To mention some other author and titles that have been translated into English, we all have read “The Celestina” by Fernando de Rojas, “The Quixote” by Miguel de Cervantes, “Lazarillo de Tormes”, whose author remains unknown, or “The grifter” by Francisco de Quevedo.

Q. It’s likely that anyone asked to name a Spanish author would come up with Cervantes. Or looking more to contemporary authors, they might name Javier Marías. Who are some authors we could be missing out on?

Well, let’s start with some authors who have been popular in recent years. Luz Gabás has been a best-selling author, whose first novel (Palm trees in the snow) has made it into a film, and it’s a great romance novel set in the last years of the Spanish colonialism in Africa. I particularly liked this book because I read and commented it with my grandmother, who also enjoyed it, and then we went together to watch the film. Almudena Grandes is another example of great literature I always recommend because her characters are too real, with complex stories that make you be part of them. Arturo Pérez-Reverte can be also considered a modern classic (like Javier Marías); his articles, short-stories and long novels are all well written and hooking – I particularly like his books about Captain Alatriste, but I’ve enjoyed every other piece he’s written. I’ll finish with Dolores Redondo, whose crime novels, The Baztán trilogy, have been also best-sellers and made it into films everybody talks about nowadays.

viewfromhere

Q. Which classical author from the past is your particular favourite  — and of course, why?

I couldn’t tell another than Benito Pérez-Galdós. I knew the titles of his books (because I had learned them by heart in school), but I only read one of his novels for the first time a few years ago, thanks to a fellow blogger. He wrote 46 books called “National episodes”, which are actually fictional, but include real events from our recent history, beginning with the title “Trafalgar”, that relates one of our endless conflicts with the British (I had to mention this, haha!).

Q. What can you tell us about the themes and traditions of literature in Spain?  Are there particular styles of writing or themes that are prevalent?

The most influential theme in our literature is the Spanish civil war. Like the books set in both world wars, our books set in the civil war always have something new for you to learn, and it is an issue that still divides Spanish society. To mention some of my favourite novels on the subject, I recommend “The frozen heart” by Almudena Grandes, who I mentioned above, and “In the night of time” by Antonio Muñoz Molina. However, I must warn future readers because I think you must do some research on the subject before reading these books to really benefit from them; you might get lost otherwise (after all, Spanish readers have being told about about the war by their relatives and studied it at school).

Recently there was a kind of “breakthrough” in Spanish literature with the publishing of a novel set in the Basque Country talking about ETA terrorism. The author is called Fernando Aramburu, and the title is “Patria”. It has been translated into several languages, so I guess it will be available in English soon.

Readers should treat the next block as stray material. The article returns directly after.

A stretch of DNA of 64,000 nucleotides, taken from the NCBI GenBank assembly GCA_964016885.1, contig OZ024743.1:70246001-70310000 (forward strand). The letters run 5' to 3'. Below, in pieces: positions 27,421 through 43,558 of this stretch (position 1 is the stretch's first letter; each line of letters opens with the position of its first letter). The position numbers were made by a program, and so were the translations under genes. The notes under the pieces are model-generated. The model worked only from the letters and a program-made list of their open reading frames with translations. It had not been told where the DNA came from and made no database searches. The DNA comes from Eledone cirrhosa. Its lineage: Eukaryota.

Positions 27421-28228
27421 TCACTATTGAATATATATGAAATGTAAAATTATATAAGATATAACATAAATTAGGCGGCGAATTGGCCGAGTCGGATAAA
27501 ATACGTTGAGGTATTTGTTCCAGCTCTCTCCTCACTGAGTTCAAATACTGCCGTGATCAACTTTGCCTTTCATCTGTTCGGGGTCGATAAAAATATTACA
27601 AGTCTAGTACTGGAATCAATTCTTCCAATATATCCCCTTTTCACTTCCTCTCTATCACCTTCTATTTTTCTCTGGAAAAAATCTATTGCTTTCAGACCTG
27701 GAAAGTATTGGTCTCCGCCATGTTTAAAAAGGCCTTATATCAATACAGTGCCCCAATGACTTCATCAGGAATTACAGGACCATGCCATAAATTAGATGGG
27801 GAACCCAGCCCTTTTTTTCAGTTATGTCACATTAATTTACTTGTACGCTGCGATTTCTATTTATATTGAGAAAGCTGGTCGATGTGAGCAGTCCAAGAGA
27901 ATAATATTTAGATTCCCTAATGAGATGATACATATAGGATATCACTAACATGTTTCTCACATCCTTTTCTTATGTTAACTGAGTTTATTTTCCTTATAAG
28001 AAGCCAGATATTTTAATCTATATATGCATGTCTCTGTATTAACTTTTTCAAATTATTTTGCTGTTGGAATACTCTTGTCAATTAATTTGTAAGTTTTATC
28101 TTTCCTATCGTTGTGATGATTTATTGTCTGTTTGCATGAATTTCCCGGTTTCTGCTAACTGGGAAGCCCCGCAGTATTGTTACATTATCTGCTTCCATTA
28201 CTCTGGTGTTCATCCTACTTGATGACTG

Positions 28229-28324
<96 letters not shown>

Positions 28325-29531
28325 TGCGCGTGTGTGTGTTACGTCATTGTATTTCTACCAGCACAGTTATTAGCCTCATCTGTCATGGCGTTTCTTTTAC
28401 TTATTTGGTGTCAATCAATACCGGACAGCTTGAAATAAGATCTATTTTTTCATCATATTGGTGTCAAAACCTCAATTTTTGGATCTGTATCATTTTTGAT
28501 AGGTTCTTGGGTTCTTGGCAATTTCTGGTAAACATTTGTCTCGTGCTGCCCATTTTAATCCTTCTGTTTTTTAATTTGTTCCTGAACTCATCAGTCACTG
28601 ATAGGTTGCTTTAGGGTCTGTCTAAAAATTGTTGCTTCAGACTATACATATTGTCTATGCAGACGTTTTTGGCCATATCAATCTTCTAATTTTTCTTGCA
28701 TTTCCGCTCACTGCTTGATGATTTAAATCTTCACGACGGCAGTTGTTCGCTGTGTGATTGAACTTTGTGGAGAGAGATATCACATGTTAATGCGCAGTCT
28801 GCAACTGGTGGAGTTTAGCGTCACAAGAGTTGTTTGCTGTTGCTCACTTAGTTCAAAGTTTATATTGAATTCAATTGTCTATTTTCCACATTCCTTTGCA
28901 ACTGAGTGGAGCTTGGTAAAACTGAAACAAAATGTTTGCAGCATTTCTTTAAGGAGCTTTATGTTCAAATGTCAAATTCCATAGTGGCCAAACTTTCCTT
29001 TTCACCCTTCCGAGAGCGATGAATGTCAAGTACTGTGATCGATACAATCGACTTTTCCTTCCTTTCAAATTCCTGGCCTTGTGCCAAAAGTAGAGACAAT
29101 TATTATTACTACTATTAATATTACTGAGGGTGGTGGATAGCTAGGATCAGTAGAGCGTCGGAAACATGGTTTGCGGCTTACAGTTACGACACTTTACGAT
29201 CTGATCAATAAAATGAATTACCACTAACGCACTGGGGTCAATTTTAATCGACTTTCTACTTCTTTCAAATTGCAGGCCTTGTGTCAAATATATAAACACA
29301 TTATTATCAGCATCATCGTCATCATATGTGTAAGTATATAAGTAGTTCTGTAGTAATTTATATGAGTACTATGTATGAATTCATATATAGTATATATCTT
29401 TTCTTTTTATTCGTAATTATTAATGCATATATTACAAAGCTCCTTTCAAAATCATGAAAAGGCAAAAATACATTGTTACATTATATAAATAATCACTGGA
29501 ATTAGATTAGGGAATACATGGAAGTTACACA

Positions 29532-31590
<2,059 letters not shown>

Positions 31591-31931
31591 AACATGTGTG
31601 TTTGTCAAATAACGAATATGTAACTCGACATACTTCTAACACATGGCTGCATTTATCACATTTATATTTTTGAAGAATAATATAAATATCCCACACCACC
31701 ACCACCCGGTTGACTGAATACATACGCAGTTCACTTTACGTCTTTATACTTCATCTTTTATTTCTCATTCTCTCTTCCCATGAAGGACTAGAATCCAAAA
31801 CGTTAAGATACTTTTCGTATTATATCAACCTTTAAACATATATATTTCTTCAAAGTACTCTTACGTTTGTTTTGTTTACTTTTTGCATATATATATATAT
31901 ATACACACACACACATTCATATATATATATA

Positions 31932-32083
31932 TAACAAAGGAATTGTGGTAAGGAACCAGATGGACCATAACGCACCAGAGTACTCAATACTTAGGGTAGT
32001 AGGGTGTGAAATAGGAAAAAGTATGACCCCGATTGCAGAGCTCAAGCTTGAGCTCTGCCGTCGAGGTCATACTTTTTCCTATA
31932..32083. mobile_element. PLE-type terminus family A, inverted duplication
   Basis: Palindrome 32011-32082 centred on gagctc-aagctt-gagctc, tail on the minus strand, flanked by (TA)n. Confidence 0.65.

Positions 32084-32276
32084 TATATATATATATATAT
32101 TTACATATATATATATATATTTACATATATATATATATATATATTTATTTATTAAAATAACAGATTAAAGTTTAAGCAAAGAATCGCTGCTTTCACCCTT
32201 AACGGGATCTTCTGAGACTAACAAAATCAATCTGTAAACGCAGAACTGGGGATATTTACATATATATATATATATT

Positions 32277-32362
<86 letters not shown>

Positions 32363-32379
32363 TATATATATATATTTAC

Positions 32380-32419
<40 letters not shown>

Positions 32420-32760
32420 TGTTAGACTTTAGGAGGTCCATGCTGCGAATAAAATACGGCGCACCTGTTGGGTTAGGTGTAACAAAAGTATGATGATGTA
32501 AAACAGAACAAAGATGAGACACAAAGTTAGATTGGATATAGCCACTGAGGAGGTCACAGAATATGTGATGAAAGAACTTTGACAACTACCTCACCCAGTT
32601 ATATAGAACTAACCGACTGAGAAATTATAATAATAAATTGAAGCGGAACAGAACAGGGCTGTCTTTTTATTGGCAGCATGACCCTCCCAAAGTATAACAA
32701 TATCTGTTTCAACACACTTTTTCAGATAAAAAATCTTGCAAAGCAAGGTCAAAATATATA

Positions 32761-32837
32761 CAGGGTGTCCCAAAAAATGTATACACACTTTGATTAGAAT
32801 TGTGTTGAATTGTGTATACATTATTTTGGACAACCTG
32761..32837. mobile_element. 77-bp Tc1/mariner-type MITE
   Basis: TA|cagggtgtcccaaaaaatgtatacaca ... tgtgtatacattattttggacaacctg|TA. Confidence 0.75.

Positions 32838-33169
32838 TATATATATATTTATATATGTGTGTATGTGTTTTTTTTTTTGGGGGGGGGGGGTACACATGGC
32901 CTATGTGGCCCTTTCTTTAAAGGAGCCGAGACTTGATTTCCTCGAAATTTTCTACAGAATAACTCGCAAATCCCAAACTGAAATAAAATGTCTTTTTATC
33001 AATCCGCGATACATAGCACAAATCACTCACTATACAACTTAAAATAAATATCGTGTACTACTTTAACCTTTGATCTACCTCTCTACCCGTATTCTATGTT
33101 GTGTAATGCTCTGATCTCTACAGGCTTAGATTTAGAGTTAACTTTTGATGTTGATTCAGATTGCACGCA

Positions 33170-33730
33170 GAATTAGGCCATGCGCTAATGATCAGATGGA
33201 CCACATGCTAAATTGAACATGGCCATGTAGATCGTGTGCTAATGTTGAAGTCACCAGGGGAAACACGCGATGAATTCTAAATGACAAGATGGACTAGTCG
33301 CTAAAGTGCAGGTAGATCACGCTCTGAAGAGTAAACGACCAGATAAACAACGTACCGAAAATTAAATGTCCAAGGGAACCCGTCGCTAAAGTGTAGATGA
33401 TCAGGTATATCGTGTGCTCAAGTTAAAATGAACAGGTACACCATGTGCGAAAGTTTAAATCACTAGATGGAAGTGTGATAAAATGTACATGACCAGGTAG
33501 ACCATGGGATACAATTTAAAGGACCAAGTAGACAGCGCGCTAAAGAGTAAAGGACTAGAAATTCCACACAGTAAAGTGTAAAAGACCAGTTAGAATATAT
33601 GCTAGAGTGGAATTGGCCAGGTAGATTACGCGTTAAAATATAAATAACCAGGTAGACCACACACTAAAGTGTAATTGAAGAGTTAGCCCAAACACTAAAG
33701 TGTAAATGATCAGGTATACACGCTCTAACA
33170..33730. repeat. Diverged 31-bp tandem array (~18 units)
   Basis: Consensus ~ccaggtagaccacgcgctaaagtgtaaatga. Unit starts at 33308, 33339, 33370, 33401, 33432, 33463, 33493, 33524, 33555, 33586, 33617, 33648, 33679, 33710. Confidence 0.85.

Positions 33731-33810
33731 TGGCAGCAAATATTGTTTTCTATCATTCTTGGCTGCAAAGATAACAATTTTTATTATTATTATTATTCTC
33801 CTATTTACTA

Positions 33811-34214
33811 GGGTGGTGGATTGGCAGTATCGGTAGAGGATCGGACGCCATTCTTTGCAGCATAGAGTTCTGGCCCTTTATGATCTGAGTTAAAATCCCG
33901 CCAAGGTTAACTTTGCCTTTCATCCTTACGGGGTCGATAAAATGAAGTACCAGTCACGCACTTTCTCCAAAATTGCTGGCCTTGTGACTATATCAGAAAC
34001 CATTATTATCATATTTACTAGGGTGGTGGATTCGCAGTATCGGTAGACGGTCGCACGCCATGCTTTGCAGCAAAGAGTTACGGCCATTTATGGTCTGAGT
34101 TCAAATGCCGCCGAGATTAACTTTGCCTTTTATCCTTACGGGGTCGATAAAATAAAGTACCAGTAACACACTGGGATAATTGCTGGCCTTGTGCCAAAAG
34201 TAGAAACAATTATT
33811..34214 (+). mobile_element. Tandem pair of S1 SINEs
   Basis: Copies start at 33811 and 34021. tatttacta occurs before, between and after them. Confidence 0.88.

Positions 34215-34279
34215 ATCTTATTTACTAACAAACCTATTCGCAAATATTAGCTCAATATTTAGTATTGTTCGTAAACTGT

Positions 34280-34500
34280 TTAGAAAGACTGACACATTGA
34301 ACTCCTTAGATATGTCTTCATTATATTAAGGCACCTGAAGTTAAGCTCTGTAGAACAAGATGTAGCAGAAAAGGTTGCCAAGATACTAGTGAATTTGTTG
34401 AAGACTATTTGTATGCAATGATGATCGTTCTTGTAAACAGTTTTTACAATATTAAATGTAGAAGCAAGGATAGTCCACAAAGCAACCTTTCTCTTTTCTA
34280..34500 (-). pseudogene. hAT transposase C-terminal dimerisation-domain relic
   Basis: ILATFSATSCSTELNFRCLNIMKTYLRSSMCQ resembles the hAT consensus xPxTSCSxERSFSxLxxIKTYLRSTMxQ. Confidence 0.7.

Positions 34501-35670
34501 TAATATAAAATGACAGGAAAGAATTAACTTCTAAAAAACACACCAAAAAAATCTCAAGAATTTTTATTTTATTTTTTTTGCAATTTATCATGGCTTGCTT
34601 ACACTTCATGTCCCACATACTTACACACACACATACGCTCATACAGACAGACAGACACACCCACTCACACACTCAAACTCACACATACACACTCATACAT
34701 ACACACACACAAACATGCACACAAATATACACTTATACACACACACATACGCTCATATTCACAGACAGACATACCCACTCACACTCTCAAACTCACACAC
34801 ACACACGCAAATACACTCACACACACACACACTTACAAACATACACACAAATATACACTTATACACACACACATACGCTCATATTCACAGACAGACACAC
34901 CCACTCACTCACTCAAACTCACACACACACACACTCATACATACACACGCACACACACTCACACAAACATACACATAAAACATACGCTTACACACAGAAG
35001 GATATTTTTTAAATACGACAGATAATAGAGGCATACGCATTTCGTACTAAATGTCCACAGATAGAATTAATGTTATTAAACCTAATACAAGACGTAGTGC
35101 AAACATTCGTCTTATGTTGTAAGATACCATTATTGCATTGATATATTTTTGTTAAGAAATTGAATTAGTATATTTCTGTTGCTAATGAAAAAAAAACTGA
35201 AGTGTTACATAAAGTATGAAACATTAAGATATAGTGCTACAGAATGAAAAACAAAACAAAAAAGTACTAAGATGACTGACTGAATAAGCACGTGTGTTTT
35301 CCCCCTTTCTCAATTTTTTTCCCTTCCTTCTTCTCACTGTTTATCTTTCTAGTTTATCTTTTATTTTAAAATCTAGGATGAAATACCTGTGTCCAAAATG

Q. Who are some of the up and coming authors in Spain to whom you think we should pay more attention?

Apart from Aramburu, you absolutely have to read Víctor del Árbol. His books will be published in English this year, and you will find deeply emotional and though-provoking -but very hard- stories. Add “A million drops” to your reading list, please.

Alejandro Palomas is one of those rare cases in which I have to recommend an author I still haven’t read, but everybody is talking about him now and I have many reasons to believe I need to read his novels: he just won a literary prize and all my fellow bloggers are in love with his work, so take him into account as well.

Q. Are there any literary prizes that help to promote Spanish writing?

Many (too many?). There are several prizes awarded by some of the most important Spanish publishing houses but we, the readers, don’t pay much attention to them because they always seem to go to very famous authors, in order to increase sells for the publishing houses. An unknown author wouldn’t sell as much, right?

Nevertheless, there are other prizes that promise a good read. One of them is the Nadal Prize (nothing related to the tennis player, lol), the one Alejandro Palomas won this year, and there is another I always consider reading, which is an award from the booksellers association.

 

The View from Here: Literature from Wales

viewfromhereToday in The View from Here series on literature from around the world, we get to visit my home country of Wales with the help of Caroline Oakley, Editor and Publisher at Honno, an independent co-operative press based in Aberystwyth, Wales. 

Honno was established in 1986 to publish the best in Welsh women’s writing. Today it publishes novels, autobiographies, memoir and short story anthologies in English as well as classics in both Welsh and English. Over the years Honno and its titles have been awarded many awards. Registered as a community co-operative, any profits made by the company is invested in the publishing programme.  Caroline has worked in general trade publishing for over thirty years and has edited a number of award winning and bestselling authors. When not working she likes to walk in the woods, make her own clothes, grow her own food and clear up after her housemates (all seven of whom have four legs).